Which of these two companies would you rather invest in? The first boasts in its annual report that it has a single goal: “maximising shareholder value.” A few lines later, it promises: “We are deeply committed to building the value of the Firm … in everything we do, we are constantly identifying and evaluating ways to add value.” Its CEO repeats the line frequently in conference calls with analysts. Between discussing ways to boost the company’s share price, he reminds that “our goal is simple; that’s to create value for our shareholders.” The other company takes a different approach. Its…
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Which of these two companies would you rather invest in?
The first boasts in its annual report that it has a single goal: “maximising shareholder value.” A few lines later, it promises: “We are deeply committed to building the value of the Firm … in everything we do, we are constantly identifying and evaluating ways to add value.”
Its CEO repeats the line frequently in conference calls with analysts. Between discussing ways to boost the company’s share price, he reminds that “our goal is simple; that’s to create value for our shareholders.”
The other company takes a different approach. Its annual report states that the business “was not originally created to be a company.” Customers that are key to its future “believe in something beyond simply maximising profits,” it reads.
Its CEO once stated bluntly, “We’re definitely not in it for the money,” and admitted to a friend that “I don’t know business stuff.” One analyst wrote that the company’s management simply “doesn’t care that much about making money,” which is probably true.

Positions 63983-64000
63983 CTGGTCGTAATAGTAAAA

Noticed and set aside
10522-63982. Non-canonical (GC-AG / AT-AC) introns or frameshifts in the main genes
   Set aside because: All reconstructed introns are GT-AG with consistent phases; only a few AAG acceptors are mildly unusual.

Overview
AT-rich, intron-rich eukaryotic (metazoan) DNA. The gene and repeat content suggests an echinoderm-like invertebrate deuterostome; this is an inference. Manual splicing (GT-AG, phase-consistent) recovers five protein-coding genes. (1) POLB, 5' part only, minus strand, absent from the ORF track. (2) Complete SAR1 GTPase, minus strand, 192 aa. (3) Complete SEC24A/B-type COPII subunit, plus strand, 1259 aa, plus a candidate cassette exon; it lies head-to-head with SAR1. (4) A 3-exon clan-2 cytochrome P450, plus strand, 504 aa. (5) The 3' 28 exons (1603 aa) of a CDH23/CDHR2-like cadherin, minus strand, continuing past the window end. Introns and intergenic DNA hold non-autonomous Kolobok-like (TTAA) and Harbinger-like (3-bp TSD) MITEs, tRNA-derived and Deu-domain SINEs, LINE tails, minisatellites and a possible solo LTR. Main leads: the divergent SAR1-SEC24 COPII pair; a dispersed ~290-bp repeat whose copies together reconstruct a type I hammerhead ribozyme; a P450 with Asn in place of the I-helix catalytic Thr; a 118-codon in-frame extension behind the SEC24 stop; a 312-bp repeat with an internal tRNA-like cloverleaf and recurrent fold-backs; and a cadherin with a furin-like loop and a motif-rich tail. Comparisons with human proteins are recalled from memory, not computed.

What are these companies? The first is Lehman Brothers. The second is Facebook (Nasdaq: FB).
The irony here is too much to ignore. Lehman is responsible for the largest bankruptcy in history, and it ran its shareholders into the ground. Facebook pulled off one of the largest IPOs ever, holds the richest valuation among large-cap stocks, and has created more millionaires and billionaires in a short period of time than perhaps any company in the history of business.
There’s something massively important to learn from that comparison. The goal of any public company should be to create value for its shareholders, but how that goal is prioritised and achieved varies wildly.
To keep using Lehman and Facebook as examples, it seems there are two distinct ways companies can attempt to create value for shareholders:
- The Lehman Brothers way: Start with the goal of making profit, and then find products that enable that goal.
- The Facebook way: Start with the goal of delivering amazing products, and then profit from those products naturally.
Facebook CEO Mark Zuckerberg says it better: “By focusing on our mission and building great services, we believe we will create the most value for our shareholders and partners over the long term — and this in turn will enable us to keep attracting the best people and building more great services. We don’t wake up in the morning with the primary goal of making money, but we understand that the best way to achieve our mission is to build a strong and valuable company.”